We live in a digital society with increasing reliance on technology for:
- Every day chores
- Social connectivity
- Communication and Engagement
- Collaboration, productivity and work
- Information Storage
- Navigation and mapping
- Intelligence and warfare
- Banking and finance
Mobile and cloud technologies, data, and the Internet of Things offer businesses unlimited opportunities to modernise, drive growth, and improve lives and efficiency in many areas, including healthcare, transportation, energy, agriculture, manufacturing, and retail.
As we covered in "Top security risks of digital transformation", it also makes us vulnerable to the ever-evolving cyber-attacks that seek to:
- Steal information
- Damage or disrupt
However, Cyber and Technology risk is only one of twelve key risk areas you need to manage to reduce surprises, survive, and succeed.
A risk to an organisation can be defined as a potential of hazard or adverse reaction, that when manifested can destroy or cause serious damage that is costly and time consuming to repair and recover.
Risk management intends to equip stakeholders with the awareness and knowledge to:
- Identify incidents that can negatively impact your ability to advance financially, operationally or reputationally.
- Analyse situations and make decisions.
- Form models of work to accept or take action to address, reduce or eliminate the risk.
When organisations take the time to consider and plan for potential dangers, they can work to prevent them; or protect themselves.
Risk for the business
Put simply, risk is the possibility of loss or inability to advance.
The process of risk management is focused on enabling you to effectively deal with crisis-related challenges while continuing to meet your goals.
Risk needs to be looked at across various dimensions:
- Solution portfolio
- Project or product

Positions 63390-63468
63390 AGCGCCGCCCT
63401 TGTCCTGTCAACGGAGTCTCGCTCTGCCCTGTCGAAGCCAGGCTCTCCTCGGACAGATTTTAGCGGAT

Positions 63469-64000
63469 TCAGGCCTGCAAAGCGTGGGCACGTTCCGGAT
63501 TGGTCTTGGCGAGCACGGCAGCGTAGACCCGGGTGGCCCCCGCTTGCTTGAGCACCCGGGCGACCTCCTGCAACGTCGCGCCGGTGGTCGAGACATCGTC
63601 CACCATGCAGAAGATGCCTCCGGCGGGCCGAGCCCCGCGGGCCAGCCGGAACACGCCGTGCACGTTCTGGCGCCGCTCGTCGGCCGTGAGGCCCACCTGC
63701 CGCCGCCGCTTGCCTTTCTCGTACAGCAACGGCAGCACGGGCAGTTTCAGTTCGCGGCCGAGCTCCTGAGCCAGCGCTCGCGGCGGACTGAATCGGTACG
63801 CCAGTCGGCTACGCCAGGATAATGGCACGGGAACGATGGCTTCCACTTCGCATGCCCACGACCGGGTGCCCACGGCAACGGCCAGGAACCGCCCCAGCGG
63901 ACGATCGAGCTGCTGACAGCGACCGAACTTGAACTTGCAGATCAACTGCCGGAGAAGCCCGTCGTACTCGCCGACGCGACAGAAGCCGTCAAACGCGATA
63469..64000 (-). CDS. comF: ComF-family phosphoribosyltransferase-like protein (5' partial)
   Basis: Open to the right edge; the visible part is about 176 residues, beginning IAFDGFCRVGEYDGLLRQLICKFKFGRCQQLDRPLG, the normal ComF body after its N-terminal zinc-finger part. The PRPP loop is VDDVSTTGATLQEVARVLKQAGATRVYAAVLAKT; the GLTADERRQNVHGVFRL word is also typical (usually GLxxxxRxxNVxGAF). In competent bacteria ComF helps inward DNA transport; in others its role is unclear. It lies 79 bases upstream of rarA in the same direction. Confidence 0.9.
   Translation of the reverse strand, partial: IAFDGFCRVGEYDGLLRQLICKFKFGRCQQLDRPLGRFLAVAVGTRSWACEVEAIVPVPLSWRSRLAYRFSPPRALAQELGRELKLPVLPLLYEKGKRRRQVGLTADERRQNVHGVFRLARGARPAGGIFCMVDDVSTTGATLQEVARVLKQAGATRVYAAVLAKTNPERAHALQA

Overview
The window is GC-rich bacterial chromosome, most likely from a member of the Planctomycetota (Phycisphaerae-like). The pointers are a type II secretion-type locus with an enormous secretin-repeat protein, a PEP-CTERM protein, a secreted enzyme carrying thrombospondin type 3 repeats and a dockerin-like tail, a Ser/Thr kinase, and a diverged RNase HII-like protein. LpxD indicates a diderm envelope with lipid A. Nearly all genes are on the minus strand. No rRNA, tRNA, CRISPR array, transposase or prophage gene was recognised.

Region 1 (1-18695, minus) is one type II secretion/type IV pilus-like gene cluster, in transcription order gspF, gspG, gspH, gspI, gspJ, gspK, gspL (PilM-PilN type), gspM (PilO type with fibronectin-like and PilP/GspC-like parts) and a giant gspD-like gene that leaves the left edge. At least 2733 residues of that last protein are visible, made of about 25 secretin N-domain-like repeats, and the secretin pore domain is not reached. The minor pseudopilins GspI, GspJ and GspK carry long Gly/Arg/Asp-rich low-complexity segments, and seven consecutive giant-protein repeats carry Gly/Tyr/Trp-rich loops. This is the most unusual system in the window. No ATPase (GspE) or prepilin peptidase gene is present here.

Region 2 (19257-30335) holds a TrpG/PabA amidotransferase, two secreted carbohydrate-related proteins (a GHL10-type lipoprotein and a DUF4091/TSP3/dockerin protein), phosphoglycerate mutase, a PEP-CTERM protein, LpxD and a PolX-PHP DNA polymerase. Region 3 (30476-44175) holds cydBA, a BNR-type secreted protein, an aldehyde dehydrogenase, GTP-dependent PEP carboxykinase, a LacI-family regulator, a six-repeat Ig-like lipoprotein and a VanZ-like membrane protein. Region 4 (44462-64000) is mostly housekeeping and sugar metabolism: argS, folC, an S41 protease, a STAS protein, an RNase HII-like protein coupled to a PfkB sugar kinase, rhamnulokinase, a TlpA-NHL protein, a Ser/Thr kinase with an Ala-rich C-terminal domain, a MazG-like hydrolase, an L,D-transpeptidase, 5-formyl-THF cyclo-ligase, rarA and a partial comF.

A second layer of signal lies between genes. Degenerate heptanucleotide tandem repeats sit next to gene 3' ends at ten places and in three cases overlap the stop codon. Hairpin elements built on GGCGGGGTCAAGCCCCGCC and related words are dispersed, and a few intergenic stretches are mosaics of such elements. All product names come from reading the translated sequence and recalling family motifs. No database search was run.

- Operational systems
You can also think of business risks in terms of their impact on the organisation, often manifesting themselves in terms of:
- Legal liabilities
- Customer dissatisfaction
- Employee turnover
- Negative of damaged reputation
- Unrealised benefits
- Poor user adoption or product/project failure
- Overspent budgets, loss of profits and negative financial results
- Business failure
The application of risk management approaches allows you to identify your organisations' strengths, weaknesses, opportunities and threats. It also enables you to:
- Re-evaluate current plans.
- Re-evaluate the technologies you are using to support your desired outcomes.
- Engage stakeholders to identify and address unknowns.
- Plan for efficiency.
- Learn from peers.
- Navigate better the journey.
Risk for you as a Digital Leader
When married to an accelerated digital transformation journey, the lack of such considerations either:
- Introduce new risks, or
- Amplify existing hazards that many fast-moving businesses may overlook.
As Digital Leaders in roles of CEO, C-Level leadership, Executive, Product Management etc., you need to balance and calibrate the:
- Intent of the work you are leading.
- Way capabilities are acquired or built to achieve the required outcomes.
- Impact the work will have across the risk profile of the organisation.
- Work capacity allocation towards developing new features, maintaining capabilities, improving work methods, enhancing security and de-risking from failure.
- Trade-offs between organisational advancement v.s. ability to maintain operations and keep the lights on.
Risk for stakeholders
No one likes to fail, and no one fails intentionally unless they are trying to be malicious.
Project and operational risks are not uncommon. They generally act as the source of concerns, fears, uncertainties and doubts.
Your ability to identify, understand, frame and talk about risk with stakeholders in their language allows you to show that:
- You understand their role within the organisation and what impacts them.
- You can focus on specific issues and provide context.
- You care about involving them in your decisions.
- You are willing to listen, learn and take appropriate actions to minimise the impact of your work on their responsibility areas.
- You are concerned beyond the outcomes required from your team
- You are willing to change and make improvements.
As a digital leader, you are constantly taking intentional actions to reduce the emergence of risks that can negatively impact your ability to advance financially, operationally or reputationally.
In this post we:
- Defined risk
- What it means to you as a Digital Leader
In "12 risks to navigate as part of your digital work (Part 2)" we
- Explore example projects and use cases that you will meet in your Digital Leadership journey.
- Touch on the various angles you need to create a risk profile and make informed decisions around the work you are engaging in.
In "12 risks to navigate as part of your digital work (Part 3)" we compartmentalise and explore the 12 types of risk you will meet as a Digital leader.
Use the framing and understanding we explore in this risk series to better your understanding and articulation capabilities around the way businesses:
- Talk about the value of work,
- Raise concerns and risks around work ongoing across the business.